Restricting salt during pregnancy isn’t necessary for most women, but it’s wise to follow the Dietary Guidelines for Americans and keep sodium consumption under 2,300 mg/day. Seaweed snacks are VERY easy to overconsume, so bear this in mind.
Seaweed in Soup
Seaweed is most commonly found in miso soup and other similar Asian dishes.
The amount of seaweed in soup is usually pretty small, so it’s usually safe to eat during pregnancy. This is usually green seaweed, but can sometimes be brown seaweed such as kelp.
Miso soup has many health benefits, including folic acid, and fermented ingredients, which are beneficial for the gut.
If you’re a fan of miso soup, then you’ll probably be interested in our guide to the benefits of miso soup during pregnancy.
Seaweed in Sushi
The seaweed used in sushi (like hand rolls, maki or temaki) is almost always nori, and is therefore safe during pregnancy.
Nori, or sushi seaweed, is also very nutritious, without the same high levels of iodeine that brown seaweed has.
Tip: If you plan to eat sushi during pregnancy then you’ll want to check out our safety guide to sushi when you’re pregnant – it’s got everything you need, including a ‘safe’ menu list.
Roasted seaweed is often just another name for nori sheets (used in sushi, as described above) or seaweed snacks, which were also covered earlier in this article. Most roasted seaweed is therefore safe for pregnant women.
Aonori is its powdered form, used as a condiment for flavoring traditional Japanese dishes like okonomiyaki (pancakes) and yakisoba (buckwheat noodles).
If it’s flavored – as many roasted sheets of nori are – then again, check the sodium content if you have to watch your salt intake, as many flavorings/powders increase this even further.
Dried Seaweed (seaweed sprinkles)
Furikake (Japanese for “sprinkle over) seasoning is usually added to steamed rice, avocado, or anything else that could use a flavor boost.
It’s made from a mixture of dried crushed seaweed (usually nori, kelp or dulse), sesame seeds, salt, and other herbs or spices. Seaweed sprinkles are safe to consume during pregnancy.
It’s a great way to flavor dishes that might need a little more depth, and not to mention looks very social-media worthy when sprinkled over a perfect avo toast.
The only reason to avoid this seasoning is if there is an ingredient to which you might be allergic; if you are concerned about that, check the label or skip it.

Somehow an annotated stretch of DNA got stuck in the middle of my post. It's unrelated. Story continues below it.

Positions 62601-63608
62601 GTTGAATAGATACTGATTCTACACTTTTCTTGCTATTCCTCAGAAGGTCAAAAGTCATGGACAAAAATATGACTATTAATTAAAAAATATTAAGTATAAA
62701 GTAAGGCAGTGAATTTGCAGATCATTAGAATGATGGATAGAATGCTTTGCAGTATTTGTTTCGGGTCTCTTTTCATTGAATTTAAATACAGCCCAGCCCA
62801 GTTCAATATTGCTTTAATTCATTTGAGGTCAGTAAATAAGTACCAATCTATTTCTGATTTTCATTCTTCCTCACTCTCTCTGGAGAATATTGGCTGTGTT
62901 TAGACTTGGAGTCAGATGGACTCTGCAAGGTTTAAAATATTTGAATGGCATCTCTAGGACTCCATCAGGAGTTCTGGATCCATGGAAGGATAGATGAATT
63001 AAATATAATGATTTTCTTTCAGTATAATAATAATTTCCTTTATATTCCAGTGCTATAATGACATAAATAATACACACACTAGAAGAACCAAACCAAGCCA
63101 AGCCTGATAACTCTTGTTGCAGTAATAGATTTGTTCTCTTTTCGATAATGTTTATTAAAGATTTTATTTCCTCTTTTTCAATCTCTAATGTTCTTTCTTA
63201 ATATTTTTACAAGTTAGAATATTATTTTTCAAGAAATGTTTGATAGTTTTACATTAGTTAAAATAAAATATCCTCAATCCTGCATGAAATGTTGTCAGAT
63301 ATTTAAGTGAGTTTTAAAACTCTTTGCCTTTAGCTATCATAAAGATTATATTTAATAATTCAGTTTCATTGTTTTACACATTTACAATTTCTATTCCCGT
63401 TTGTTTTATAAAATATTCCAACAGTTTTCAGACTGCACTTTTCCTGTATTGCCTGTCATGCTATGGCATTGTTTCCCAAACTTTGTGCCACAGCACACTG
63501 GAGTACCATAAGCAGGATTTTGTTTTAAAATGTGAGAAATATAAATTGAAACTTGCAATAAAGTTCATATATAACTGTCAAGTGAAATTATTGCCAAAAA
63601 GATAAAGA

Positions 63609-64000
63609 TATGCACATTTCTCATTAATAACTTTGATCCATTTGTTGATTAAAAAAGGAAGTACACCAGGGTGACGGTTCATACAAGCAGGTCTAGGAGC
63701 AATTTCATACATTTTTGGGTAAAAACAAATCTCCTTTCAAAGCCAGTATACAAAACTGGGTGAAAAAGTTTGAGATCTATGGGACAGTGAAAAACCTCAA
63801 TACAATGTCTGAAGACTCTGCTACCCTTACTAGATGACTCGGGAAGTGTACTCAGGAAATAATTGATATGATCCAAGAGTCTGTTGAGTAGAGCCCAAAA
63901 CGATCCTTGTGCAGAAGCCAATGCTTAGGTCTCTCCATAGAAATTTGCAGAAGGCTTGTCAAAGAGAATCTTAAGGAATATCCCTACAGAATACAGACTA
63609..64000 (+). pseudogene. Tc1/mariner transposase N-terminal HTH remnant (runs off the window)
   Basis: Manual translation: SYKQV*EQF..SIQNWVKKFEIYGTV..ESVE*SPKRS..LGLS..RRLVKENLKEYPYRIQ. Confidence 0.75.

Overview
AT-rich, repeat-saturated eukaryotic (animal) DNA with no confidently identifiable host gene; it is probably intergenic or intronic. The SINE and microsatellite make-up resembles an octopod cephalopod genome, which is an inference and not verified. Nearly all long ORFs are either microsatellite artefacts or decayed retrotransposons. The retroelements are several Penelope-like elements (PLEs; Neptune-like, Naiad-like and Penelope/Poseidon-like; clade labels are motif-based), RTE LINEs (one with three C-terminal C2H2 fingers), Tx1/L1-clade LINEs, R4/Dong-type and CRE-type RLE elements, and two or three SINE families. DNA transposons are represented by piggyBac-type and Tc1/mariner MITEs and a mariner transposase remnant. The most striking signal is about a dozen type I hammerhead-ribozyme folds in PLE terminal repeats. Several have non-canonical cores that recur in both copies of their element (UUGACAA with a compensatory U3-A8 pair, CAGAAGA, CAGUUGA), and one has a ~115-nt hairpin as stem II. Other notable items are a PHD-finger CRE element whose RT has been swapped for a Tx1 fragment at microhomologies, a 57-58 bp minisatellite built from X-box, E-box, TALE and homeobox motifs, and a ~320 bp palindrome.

If you are trying to limit salt, check the sodium content or double-check with your medical provider that it’s safe to consume; however, the amount that you would eat is probably not high enough to be a concern for either iodine or sodium.
The brand Numami stocks organic kelp or wakame flakes that are grown in the Atlantic and are USDA-certified. They are freeze-dried rather than fried in oil and salt.
Kombu and wakame are usually eaten raw if they’re in a seaweed salad. Keep in mind that kombu and wakame are brown seaweeds, so eat them in moderation during pregnancy.
Most other seaweed is eaten after it’s been dried or roasted. However, it is safe to eat fresh, raw marine seaweed during pregnancy, with a few limitations.
Like any food that is often foraged, you’ll need to be sure of both the seaweed’s identity and its source. It’s also important to make sure that the water that the seaweed has been living in is not contaminated with chemicals or high levels of heavy metals.
If there is a question about the source of the raw seaweed, it might be best to skip it.
However, if you are sure that it’s coming from a trusted area, raw seaweed is a fantastic wrap for sandwiches or even a substitute for cabbage in a cabbage roll.
Other ways to incorporate raw seaweed would be as a substitute for lettuce or as an addition to a salad.
Although called crispy seaweed, this food is not seaweed at all, but deep-fried greens such as kale or cabbage.
It’s a popular Chinese dish, often garnished with sesame seeds, Chinese five-spice powder, chili or simply sprinkled with salt.
You don’t have to check for heavy metals or iodine with crispy seaweed, though it’s a good idea to limit deep-fried foods for general health reasons.
The only reason to avoid this dish during pregnancy is if there is a vegetable to which you are allergic, or don’t tend to care to eat.
Overall, seaweed packs a nutritious punch and can definitely be a valuable part of your diet during pregnancy. Knowing the type of seaweed you’re eating is a good precaution, as you should enjoy brown seaweed in moderation, limiting to ¼-cup (around 32g) each week to avoid excess iodine.